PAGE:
A man may enter a garden for three purposes: First, to learn the art of gardening; second, for pleasure; third, to gather fruit. So may a man read the Bible for three things: First, to learn to read it or dispute about it; second, to read the historical parts for pleasure; third, to gather fruit; this last is the true way.
Campbell realized that anytime a person reads the Bible, he starts out with certain intentions. Some people, he says, are most likely to read the Bible when they’re trying to prove a point or win an argument. Other people might read stories from the Bible, but only because they like fine literature. There is a third alternative. Campbell calls it “the true way,” the way of gathering fruit. The image of gathering fruit suggests a kind of Bible study where the student takes away something that is truly from God, naturally good, something healthy that can be shared with others. How different that is from what Paul speaks against in 1 Timothy 1:3-11:
As I urged you when I went into Macedonia, stay there in Ephesus so that you may command certain men not to teach false doctrines any longer 4 nor to devote themselves to myths and endless genealogies. These promote controversies rather than God's work—which is by faith. 5 The goal of this command is love, which comes from a pure heart and a good conscience and a sincere faith. 6 Some have wandered away from these and turned to meaningless talk. 7 They want to be teachers of the law, but they do not know what they are talking about or what they so confidently affirm. 8 We know that the law is good if one uses it properly. 9 We also know that law is made not for the righteous but for lawbreakers and rebels, the ungodly and sinful, the unholy and irreligious; for those who kill their fathers or mothers, for murderers, 10 for adulterers and perverts, for slave traders and liars and perjurers—and for whatever else is contrary to the sound doctrine 11 that conforms to the glorious gospel of the blessed God, which he entrusted to me. (New International Version)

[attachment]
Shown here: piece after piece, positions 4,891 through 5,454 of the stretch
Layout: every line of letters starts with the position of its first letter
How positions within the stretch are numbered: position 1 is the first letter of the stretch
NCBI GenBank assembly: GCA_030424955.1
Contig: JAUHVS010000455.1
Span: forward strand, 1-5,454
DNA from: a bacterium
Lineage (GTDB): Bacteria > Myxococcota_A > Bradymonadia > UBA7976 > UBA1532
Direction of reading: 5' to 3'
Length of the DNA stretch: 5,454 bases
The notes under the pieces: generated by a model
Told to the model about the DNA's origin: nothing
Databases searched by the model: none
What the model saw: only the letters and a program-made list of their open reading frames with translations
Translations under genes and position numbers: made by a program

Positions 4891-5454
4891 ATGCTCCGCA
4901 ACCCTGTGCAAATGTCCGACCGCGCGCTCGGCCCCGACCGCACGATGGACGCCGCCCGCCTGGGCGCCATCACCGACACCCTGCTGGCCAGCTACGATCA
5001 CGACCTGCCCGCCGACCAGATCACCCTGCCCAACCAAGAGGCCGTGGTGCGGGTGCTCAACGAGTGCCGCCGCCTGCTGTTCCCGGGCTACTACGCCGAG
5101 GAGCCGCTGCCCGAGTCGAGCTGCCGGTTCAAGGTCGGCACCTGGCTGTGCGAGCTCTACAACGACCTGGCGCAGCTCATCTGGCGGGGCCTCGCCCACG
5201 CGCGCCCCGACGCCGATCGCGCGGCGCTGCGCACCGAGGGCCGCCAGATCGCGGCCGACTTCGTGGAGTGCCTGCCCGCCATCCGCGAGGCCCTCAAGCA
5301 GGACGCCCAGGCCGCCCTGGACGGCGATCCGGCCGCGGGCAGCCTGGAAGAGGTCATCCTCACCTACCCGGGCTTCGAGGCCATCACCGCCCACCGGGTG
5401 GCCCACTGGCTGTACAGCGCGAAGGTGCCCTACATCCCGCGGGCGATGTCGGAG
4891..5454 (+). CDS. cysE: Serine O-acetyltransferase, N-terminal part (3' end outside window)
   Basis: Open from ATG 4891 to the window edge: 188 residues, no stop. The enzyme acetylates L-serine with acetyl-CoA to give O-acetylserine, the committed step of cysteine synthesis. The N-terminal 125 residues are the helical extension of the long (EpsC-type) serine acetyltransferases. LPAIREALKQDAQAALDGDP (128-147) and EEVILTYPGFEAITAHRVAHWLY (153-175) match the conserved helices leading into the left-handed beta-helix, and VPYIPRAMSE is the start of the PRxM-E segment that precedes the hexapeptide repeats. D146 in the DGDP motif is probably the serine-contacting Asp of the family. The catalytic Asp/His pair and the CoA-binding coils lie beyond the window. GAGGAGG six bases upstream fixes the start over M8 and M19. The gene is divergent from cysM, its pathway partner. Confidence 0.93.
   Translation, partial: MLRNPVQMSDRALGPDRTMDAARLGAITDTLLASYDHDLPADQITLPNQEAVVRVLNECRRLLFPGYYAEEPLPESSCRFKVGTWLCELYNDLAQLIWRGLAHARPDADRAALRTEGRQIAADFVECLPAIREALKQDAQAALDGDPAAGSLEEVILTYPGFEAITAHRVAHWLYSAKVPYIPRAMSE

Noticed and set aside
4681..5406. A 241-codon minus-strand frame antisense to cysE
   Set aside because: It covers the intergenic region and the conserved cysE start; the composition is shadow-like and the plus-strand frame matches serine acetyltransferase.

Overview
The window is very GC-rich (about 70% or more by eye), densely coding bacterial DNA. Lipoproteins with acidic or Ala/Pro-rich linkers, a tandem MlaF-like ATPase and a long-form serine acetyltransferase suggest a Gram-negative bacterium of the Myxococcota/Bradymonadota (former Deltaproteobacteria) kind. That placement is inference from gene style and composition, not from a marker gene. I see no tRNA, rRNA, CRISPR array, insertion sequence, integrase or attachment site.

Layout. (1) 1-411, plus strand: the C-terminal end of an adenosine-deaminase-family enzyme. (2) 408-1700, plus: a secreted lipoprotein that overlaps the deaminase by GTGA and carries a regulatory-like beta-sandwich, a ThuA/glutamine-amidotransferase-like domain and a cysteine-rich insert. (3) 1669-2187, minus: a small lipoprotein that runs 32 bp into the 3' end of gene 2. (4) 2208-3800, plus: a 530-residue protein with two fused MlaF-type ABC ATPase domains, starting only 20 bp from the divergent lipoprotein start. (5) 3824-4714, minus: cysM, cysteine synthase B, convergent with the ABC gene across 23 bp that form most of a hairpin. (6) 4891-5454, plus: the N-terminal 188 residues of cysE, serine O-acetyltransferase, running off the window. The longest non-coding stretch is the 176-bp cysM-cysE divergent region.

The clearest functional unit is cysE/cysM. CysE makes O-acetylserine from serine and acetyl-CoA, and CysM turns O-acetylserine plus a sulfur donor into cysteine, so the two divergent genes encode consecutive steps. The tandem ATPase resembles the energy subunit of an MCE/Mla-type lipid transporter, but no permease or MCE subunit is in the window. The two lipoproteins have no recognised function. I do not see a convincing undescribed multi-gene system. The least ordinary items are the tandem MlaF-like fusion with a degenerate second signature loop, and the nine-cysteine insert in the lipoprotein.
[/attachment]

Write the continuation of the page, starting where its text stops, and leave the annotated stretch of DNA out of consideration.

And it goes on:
Paul begins by urging Timothy to deal with “certain men,” teachers in the church who clearly don’t follow the true way. They teach “false doctrines” and must be stopped. As he continues, Paul identifies where these misguided people had gone wrong. Consider his description as four easy steps to becoming a bad teacher:
1. Go beyond the clear teaching of the Word.
According to verse 4, the misguided teachers were devoted to “myths and endless genealogies.” In the New Testament “myth” refers to an untrue story, a fiction quite different from the factual truth of the gospel. As the Apostle Peter wrote, “We did not follow cleverly invented stories when we told you about the power and coming of our Lord Jesus Christ, but we were eyewitnesses of his majesty” (2 Peter 1:16). It is likely that in the context of 1 Timothy 1, the myths began with the genealogies of the Old Testament. But from there they were turned into fanciful stories, nothing more than mere speculation. Moses told the ancient Israelites, “Do not add to what I command you” (Deuteronomy 4:2). Bad teachers disregard that principle.
2. Be satisfied with little more than a lively discussion.